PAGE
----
Imagine full-scale industrial farming without plows, pitchforks, or pesticides—or acres of land. In densely populated Hong Kong, where farmland is at a premium, vertical (or urban) farming is a growing trend. It’s one that Alison Yip, a T. Rowe Price investment professional who scours Asian markets for new investment ideas in the technology sector, is digging into.

Curiosity is a key attribute for investment professionals at T. Rowe Price. So when Alison, a Hong Kong native and current resident, noticed an uptick in local demand for organic vegetables it piqued her interest. Interviews with retailers led her to the produce suppliers and a technology application she hadn’t been expecting: vertical farming. The local organic farming community was busily transforming some of the city’s old industrial buildings into vertical farming factories to supply organic, pesticide-free produce.

In addition to requiring much less acreage and water to grow crops, vertical farming provides a climate-controlled agriculture environment for plants and vegetables, shielding them from extreme temperatures, pests, and other natural hazards. “Vertical farming,” observes Alison, “is a growing trend in Hong Kong and other areas of the world where scarcity of land and water prevails or the environment is harsh.”

Headwinds today, long-term opportunity tomorrow?

When Alison identifies a new investment idea in her sector, she looks for key drivers of potential, including size of the market, projected growth rate over three to five years, degree of disruption, how soon the new technology will replace the old, and barriers to entry for competitors.

Alison’s research revealed that vertical farming was coming up short on her criteria for potential over the near-term because the nascent industry lacks publicly traded companies with scalable business models. Over the longer-term, Alison believes that vertical farming will be a booming industry and she is waiting for a better opportunity to invest in the sector.

Currently, the costs for vertical farming equipment—including pumps, irrigation systems, pipes, sensors, and climate controllers—as well as water, power, chemicals, and lighting—are high. But LED lights are the most energy efficient among all the basic types of grow lights. LED light sources can be placed farther from plants while still producing enough light without consuming much energy. More importantly, LED performs best to create an indoor environment to grow leafy green vegetables.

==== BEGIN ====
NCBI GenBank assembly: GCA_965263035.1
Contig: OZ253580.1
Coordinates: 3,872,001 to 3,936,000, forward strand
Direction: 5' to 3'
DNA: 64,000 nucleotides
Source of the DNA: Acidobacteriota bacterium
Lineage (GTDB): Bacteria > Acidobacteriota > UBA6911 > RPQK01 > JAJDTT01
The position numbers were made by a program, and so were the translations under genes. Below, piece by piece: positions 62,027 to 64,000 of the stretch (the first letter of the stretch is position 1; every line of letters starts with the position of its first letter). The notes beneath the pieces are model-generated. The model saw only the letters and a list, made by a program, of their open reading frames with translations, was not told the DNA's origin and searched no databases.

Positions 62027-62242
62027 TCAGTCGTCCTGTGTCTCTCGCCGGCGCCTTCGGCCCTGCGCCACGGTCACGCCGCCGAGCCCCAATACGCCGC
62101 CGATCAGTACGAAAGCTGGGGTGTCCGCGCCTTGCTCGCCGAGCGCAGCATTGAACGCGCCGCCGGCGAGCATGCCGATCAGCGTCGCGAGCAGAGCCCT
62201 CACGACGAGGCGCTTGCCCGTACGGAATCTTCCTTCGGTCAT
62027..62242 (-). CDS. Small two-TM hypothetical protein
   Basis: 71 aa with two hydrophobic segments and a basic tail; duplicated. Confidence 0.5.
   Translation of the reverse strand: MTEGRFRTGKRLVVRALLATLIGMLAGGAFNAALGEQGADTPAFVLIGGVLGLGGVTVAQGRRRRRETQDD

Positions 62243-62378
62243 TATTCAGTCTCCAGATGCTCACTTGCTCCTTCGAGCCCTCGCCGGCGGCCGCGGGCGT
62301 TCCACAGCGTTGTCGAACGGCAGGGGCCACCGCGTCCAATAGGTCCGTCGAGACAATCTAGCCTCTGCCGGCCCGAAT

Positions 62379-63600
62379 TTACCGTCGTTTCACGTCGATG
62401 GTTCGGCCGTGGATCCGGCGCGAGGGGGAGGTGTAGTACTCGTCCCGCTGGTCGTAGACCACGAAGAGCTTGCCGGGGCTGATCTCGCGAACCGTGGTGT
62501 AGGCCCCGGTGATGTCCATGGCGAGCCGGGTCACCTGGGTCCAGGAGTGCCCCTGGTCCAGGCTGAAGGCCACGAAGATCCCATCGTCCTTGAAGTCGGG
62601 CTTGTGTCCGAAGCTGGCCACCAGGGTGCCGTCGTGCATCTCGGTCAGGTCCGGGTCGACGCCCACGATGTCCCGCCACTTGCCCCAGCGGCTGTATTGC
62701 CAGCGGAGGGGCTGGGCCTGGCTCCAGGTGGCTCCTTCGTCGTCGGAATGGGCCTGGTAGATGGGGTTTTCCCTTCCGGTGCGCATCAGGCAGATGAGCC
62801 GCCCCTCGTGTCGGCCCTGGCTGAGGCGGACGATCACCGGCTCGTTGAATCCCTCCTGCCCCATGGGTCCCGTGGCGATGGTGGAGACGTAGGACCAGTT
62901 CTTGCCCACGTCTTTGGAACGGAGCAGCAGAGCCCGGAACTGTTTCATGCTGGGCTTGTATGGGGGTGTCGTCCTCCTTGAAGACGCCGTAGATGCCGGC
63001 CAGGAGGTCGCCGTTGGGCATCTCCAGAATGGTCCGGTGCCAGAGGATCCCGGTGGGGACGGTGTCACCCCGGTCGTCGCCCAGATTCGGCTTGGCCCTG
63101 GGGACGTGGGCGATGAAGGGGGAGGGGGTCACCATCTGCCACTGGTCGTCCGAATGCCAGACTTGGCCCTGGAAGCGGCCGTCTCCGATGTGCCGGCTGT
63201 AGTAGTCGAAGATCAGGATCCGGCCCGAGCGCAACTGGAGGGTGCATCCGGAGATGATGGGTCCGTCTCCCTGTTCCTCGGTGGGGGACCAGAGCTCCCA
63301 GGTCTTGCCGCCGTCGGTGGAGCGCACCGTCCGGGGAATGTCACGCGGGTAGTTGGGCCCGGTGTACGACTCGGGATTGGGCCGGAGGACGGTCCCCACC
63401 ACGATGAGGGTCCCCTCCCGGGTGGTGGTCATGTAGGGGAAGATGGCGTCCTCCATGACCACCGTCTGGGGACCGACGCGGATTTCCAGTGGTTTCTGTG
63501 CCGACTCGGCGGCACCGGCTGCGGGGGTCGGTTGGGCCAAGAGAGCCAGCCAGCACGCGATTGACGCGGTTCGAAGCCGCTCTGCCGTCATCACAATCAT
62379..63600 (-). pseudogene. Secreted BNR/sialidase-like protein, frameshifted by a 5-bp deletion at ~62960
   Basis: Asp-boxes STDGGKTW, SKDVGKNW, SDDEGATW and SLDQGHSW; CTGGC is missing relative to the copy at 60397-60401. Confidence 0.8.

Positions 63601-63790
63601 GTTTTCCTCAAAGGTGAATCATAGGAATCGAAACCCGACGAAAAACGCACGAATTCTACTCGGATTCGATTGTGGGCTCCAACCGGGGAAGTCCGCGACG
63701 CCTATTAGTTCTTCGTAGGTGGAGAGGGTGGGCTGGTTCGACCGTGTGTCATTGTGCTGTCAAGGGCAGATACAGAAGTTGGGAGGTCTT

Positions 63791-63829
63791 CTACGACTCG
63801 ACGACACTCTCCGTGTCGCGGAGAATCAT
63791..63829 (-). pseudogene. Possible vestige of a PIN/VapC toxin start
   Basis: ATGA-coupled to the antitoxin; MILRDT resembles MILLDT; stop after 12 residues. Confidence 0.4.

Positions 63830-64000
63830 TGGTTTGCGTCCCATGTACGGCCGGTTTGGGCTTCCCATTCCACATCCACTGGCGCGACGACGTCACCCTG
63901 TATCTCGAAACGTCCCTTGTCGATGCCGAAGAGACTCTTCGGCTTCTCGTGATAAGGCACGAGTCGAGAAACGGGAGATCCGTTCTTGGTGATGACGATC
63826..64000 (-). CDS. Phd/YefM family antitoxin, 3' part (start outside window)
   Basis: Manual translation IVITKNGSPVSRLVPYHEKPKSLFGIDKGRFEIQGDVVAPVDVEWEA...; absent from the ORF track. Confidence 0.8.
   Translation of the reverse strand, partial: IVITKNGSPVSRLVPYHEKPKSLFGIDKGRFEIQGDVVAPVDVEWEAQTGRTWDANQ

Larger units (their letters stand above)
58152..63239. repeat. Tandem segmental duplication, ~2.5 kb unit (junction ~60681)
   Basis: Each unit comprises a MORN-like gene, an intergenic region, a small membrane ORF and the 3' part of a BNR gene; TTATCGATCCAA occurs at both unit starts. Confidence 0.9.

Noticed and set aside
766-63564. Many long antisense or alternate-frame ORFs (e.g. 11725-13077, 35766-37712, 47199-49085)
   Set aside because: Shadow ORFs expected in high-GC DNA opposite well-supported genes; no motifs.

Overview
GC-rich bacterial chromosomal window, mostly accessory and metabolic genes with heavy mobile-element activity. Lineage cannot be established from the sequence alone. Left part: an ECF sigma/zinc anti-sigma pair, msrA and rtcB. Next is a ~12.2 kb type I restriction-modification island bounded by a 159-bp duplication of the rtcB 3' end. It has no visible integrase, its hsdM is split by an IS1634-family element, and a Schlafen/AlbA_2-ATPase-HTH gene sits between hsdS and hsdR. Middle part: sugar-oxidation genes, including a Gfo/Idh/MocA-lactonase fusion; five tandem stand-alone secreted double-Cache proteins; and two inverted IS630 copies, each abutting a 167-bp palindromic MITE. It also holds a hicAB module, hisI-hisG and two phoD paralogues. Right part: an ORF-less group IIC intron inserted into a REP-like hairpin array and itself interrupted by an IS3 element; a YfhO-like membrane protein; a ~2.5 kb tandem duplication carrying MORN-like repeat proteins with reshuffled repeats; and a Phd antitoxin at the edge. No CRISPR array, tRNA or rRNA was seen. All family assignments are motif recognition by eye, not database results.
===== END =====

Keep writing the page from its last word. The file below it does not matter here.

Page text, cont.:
The cost of LED light bulbs is the highest among the basic light sources.  But the gradually decreasing prices of LEDs should help those farmers convert to LED over time as it offers a significant energy cost saving.

“A sizable drop in LED lighting costs should reduce the overall cost of vertical farming.” says Alison. “That would help make vertical farming more scalable, sustainable, and attractive to investors. Vertical farming will change the perception of the farming profession because in the vertical farms, farmers must be data analysts, bio-scientists or system supervisors. It is going to be a major industry transformation.”

Going into the field to dig into vertical farming.

While hurdles exist for vertical farming today, Alison is laying the groundwork now to take advantage of future opportunities as the industry continues to evolve. To gain a clearer understanding of the nuances and opportunities in this specialized area, she attends courses through the Association for Vertical Farming in Hong Kong.

It’s a way that Alison tries to stay ahead of change for our clients, so when the potential is more promising, she’ll be ready.

“You need to have strong industry knowledge before meeting with company executives, so I’m always very prepared to make the best use of our time together.”

Constant change in a vibrant sector, keeps Alison energized.

“I love my sector and never get bored, because in tech, you learn new things every day and encounter innovations every week.”

Whether she is exploring a game-changing technology, visiting a factory, or interviewing executives, Alison focuses her passion for learning and collaboration on her singular mission to find companies with potential for long-term, sustainable results for investors.


Investing overseas holds special risks—political uncertainty, unfavorable currency exchange rates, and, to a lesser degree, market illiquidity—that will cause the value of this fund to fluctuate more than that of a similar domestic fund.